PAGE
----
This colorful flower, which resembled an orchid, was in bloom all over the city. It is called a Flame Tree.
One of the guard's gates to the Imperial City.
The Journey back from Hue to De Nang... via motorcycle!!
I let D talk me into bagging the train ride back and taking a 5-hour motorcycle ride. He whined... "it is the same route they took on Top Gear!" Click here to read all about this adventure - it warranted a post all on its own!
We stayed one night in Da Nang. It is about 45 minutes from Hoi An, but closer to the airport. With an early morning flight to Hanoi, we though this would be easier. Plus, De Nang is known for its beaches, with the most famous being China Beach (where thousands of American G.I.s spent their leave surfing and sunning during the Vietnam War).
The neighborhood was local, non-touristy; so we had fun exploring that afternoon. There was an evening market going on. I LOVE this photo - look closely, the woman is giving her friend a pedicure while selling fish. OH MY!
She must have negotiated a good price, as she is really happy.
Many of the grandparents asked us to take photos of the children. This guy looks like he is eating well. He is almost as big as his grandfather!
Beautiful big eyes!
Just a gas pump, but you have to admit it is interesting!
When we first arrived at the beach it was pretty quiet.
But VERY quickly it became insane. And this was at 5:30 at night. What we learned is, the Vietnamese never go to the beach during the day, too much sun. Instead, they go in the evening and take dinner. They had all kinds of food cooking on the beach. Surprisingly very little was for sale.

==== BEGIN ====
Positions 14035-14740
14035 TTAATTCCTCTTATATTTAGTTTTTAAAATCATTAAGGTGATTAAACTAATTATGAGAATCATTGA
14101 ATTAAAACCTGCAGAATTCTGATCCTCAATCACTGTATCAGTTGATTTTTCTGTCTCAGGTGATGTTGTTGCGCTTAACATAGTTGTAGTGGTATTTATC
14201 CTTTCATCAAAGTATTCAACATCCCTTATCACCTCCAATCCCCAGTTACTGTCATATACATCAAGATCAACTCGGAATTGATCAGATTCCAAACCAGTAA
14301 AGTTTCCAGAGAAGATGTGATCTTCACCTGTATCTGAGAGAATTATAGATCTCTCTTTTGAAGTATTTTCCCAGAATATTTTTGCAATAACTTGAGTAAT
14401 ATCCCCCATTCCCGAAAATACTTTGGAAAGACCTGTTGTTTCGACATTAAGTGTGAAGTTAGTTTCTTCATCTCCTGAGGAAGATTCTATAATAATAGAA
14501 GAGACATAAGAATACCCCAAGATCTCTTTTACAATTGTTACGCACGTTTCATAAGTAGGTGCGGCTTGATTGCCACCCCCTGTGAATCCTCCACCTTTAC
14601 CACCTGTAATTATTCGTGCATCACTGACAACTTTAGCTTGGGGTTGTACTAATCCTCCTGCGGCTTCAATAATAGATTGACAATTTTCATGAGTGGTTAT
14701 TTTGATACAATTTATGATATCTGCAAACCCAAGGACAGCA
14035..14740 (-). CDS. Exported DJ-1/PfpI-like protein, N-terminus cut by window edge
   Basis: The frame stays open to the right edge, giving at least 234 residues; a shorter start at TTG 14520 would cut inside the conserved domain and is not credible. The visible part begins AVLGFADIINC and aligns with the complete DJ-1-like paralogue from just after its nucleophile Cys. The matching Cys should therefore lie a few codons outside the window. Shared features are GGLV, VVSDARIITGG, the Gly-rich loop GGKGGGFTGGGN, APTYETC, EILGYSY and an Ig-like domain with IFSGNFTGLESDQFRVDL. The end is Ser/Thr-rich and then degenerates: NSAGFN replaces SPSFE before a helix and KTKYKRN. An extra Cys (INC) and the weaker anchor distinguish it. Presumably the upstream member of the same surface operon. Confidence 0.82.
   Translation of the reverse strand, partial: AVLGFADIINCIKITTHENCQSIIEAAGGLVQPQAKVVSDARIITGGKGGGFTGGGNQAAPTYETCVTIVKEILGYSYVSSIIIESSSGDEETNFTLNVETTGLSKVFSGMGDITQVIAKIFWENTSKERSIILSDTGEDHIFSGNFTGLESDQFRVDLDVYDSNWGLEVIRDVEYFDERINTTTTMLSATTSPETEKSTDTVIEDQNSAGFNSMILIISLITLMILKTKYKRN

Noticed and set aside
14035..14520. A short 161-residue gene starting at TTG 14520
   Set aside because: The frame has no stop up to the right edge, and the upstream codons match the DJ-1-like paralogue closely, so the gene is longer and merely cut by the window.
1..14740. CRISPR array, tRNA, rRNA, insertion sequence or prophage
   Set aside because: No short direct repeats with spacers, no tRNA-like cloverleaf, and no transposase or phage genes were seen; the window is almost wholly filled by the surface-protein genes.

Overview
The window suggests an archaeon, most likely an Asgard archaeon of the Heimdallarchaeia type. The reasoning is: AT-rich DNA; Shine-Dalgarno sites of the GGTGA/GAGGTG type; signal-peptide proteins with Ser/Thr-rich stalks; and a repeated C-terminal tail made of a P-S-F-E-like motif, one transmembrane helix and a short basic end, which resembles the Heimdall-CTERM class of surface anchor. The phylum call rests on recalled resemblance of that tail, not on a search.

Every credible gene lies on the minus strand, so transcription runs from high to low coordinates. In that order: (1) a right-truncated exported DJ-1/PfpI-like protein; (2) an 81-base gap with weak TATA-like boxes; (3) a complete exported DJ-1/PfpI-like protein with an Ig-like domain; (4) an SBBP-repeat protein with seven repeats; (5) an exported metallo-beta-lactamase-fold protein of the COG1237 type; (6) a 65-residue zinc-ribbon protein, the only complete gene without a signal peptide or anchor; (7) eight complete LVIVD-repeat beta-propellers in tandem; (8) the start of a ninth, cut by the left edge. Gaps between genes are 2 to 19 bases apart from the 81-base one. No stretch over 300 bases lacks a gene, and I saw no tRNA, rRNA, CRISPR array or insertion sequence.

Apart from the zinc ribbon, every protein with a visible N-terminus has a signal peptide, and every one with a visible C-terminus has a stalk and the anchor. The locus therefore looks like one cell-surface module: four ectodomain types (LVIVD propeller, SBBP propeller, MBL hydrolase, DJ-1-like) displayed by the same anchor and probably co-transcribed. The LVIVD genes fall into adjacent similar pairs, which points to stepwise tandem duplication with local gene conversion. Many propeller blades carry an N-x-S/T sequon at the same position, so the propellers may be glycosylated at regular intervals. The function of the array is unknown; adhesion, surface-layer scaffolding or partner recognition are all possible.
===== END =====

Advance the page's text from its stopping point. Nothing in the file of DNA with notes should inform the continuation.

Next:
They all seemed to cluster into one area on the beach. If you looked in the other direction, hardly anyone was there. It was also interesting to note that most of the women went swimming with clothes on, not bathing suits.
There were also fishermen packing up their boat.
Our last stop was Hanoi and it was all about shopping, food, and coffee. Since we visited last year we did not take as many photos as usual, click here to read more about our earlier trip to Hanoi,
Have you ever tasted egg coffee? Click here to read more about this delicious drink... heaven in a glass!
The kitchen of the restaurant where we ate twice. Between eating here and the motorcycle ride... I must be getting crazy in my old age!
And the dishwasher. Sure, those dishes are clean. I've mentioned it before, because we have iron Asia tummies, we never get sick (knock on wood).
Loved this dish of beef and greens - isn't it pretty?
Pigeon. They probably caught it around the corner : )
You would pay top dollar for pigeon in a French restaurant!
Someone is enjoying his meal. Total cost for dinner with beer - $7.00 usd.
This is my favorite Vietnamese dish, bun thit nuong. My mom and I get this very dish in the Vietnamese restaurant near her house - she loves it. Pretty sure she would not eat at the restaurant where we had this one.
This man was interesting. He asked if he could sit with us - all with hand-language, as he did not speak ONE WORD of English. He talked to us for 30 minutes IN Vietnamese.
He was very intrigued with D's age spots. Pointing to them and touching his skin, then touching his own arm. He was also interested in my nose. He would point to my nose then push on his. We are pretty sure he was telling me I had a big honker! The whole thing was bizarre.
We had an absolute BLAST in Vietnam!! And if the 100 plus photos I shared aren't enough, I have a slide show with the extra ones! Enjoy.